LEGO executives celebrated the 10th anniversary of their successful MINDSTORMS robotics kit at the FIRST Championship in Atlanta. Soren Lund, Lego’s Sr. Marketing Director for product and marketing development, joined our Visionaries’ meeting to discuss some of his learnings from 10 years of customer engagement. In talking about the cultural challenges of opening up both your product development and your online presence to customer participation, Soren expressed it this way:
"Like every large company, Lego has a "must" culture - you must do this; the open source developer community has a 'can' culture - I do this because I want to, because I can. The value of the outside-in model is that it brings a different culture inside your company."
Soren Lund at the LEGO booth at FIRST.“As we launched Mindstorms,” Soren explained, “we thought, wouldn’t it be great if people actually talked about this. So we built a Web community and encouraged customers to engage. It wasn’t a mass marketing thing—we’ll tell you what to think. We wanted people to be able to write about what they thought of Mindstorms, etc. We should listen to our consumers. Corporate didn’t want to do that—they were worried about negative content. We did it anyway and were flooded. We were really excited about the response.”
Now there’s a relatively porous set of customer-powered blogs (Nxtasy.org), Wikis, and communities and LEGO-sanctioned message boards, communities, and blogs that have sprung up around Mindstorms and its different audiences: kids, teachers, adult enthusiasts, hackers, engineers, inventors, etc. “We get 15 million new visitors a month on our (official) Web site,” Soren explained.
Open APIs Have Attracted a Devoted Developer Community. What LEGO learned quickly when it launched the first version of Mindstorms 10 years ago is that adult hackers wanted to reverse engineer it. LEGO’s unusual response was to open up its APIs and to encourage this activity. “There was a lot of learning by doing, we had no idea where we were going, we just let the lawyers draw up the papers and leave the rest to us.”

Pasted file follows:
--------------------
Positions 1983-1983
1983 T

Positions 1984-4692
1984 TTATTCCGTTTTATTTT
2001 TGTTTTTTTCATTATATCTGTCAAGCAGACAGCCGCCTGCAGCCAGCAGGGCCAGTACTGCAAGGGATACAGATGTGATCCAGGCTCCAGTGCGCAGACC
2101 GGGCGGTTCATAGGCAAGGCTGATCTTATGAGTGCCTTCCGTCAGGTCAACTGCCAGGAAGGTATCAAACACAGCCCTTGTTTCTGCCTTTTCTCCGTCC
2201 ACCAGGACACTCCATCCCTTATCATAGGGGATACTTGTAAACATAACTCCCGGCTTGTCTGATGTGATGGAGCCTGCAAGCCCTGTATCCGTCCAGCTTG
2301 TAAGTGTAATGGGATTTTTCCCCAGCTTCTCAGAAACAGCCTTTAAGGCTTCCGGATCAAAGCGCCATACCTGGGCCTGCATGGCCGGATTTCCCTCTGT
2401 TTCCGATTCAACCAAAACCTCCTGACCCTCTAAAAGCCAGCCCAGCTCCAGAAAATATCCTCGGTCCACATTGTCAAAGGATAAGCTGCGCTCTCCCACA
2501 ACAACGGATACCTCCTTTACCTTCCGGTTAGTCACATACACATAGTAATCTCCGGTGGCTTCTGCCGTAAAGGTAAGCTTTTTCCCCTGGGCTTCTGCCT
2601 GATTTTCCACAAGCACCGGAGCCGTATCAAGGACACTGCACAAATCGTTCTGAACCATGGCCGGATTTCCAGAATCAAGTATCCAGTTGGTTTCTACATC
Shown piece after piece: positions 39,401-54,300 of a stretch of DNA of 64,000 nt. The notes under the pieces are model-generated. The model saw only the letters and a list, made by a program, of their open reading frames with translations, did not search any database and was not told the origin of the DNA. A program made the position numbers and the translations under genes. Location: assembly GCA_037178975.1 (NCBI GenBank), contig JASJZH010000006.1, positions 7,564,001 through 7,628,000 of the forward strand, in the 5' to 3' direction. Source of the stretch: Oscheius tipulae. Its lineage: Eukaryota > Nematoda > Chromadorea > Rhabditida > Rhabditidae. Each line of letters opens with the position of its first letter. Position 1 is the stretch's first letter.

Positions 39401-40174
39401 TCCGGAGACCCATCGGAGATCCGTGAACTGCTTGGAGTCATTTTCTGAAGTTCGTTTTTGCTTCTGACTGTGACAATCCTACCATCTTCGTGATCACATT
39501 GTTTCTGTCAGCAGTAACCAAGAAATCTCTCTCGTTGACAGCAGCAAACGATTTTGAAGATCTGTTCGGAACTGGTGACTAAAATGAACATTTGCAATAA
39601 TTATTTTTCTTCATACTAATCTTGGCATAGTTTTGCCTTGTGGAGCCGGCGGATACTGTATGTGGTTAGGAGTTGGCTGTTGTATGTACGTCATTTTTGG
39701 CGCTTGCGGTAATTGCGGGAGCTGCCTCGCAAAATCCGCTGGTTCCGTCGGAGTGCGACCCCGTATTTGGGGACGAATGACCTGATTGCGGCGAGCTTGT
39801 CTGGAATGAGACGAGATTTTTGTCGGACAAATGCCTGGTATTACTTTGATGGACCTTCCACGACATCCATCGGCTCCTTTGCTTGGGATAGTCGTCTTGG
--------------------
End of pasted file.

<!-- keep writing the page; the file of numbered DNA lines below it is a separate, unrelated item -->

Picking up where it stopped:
10th Birthday hats next to the LEGO Mindstroms robotics kit used for the FIRST LEGO League competition.Then, LEGO engaged with four of these “lead users” in the design of its next-gen product, Mindstorms NXT. These lead users have remained actively engaged in the co-development of the next-gen product features as have their cohorts as the developer community has expanded. “We built an ecosystem so that consumers can take and run with it. We went open source with some of the stuff when we could, and it’s the best thing we did. Love and passion are the reasons these people spend time.”
Building the Mindstorms Kids’ Community through Global Competitions. Probably the best thing that LEGO did to spread Mindstorms’ religion was to partner with FIRST 10 years ago to create the FIRST LEGO League so that younger students could enjoy the challenge of competing in the robotics challenges that FIRST has held. There are now 115,000 kids from 38 countries who are known to be using Mindstorms kits to participate in these competitions. (There are probably other clubs and classrooms around the world who aren’t participating formally.) “All of this marketing is Word of Mouth (WOM); kids have fun and refer others.”